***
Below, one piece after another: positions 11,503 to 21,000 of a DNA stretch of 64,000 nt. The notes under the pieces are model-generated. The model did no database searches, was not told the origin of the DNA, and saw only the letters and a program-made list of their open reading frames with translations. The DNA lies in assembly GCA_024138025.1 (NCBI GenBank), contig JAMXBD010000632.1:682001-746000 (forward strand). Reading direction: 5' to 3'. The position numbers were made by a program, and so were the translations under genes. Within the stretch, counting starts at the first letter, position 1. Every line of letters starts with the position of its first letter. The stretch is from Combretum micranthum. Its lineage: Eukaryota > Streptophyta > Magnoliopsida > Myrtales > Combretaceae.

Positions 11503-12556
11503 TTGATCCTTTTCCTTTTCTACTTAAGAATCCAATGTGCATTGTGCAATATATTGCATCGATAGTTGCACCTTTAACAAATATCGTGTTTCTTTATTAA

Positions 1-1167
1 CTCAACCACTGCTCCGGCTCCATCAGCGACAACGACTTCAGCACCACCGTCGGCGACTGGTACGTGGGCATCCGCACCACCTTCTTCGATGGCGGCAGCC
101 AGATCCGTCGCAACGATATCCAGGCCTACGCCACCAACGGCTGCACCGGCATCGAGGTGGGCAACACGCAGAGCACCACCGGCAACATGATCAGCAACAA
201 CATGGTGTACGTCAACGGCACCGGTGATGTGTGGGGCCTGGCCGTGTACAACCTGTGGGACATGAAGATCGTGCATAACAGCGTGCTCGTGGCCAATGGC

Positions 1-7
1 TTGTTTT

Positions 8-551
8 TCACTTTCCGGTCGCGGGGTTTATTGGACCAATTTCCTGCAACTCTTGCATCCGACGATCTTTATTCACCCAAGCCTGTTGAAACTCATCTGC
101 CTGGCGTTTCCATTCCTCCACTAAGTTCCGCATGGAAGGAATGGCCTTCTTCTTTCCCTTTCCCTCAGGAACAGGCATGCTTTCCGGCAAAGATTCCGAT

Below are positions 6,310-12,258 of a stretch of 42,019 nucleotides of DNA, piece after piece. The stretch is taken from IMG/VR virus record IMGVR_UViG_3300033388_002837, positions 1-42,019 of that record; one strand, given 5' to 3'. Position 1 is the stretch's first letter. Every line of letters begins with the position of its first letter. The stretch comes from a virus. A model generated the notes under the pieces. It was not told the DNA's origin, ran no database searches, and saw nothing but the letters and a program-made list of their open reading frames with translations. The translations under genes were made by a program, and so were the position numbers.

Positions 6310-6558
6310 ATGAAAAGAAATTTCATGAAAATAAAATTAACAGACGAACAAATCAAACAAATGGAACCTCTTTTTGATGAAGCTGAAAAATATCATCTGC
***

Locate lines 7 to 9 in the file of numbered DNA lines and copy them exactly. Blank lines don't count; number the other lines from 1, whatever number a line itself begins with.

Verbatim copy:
201 CATGGTGTACGTCAACGGCACCGGTGATGTGTGGGGCCTGGCCGTGTACAACCTGTGGGACATGAAGATCGTGCATAACAGCGTGCTCGTGGCCAATGGC

Positions 1-7
1 TTGTTTT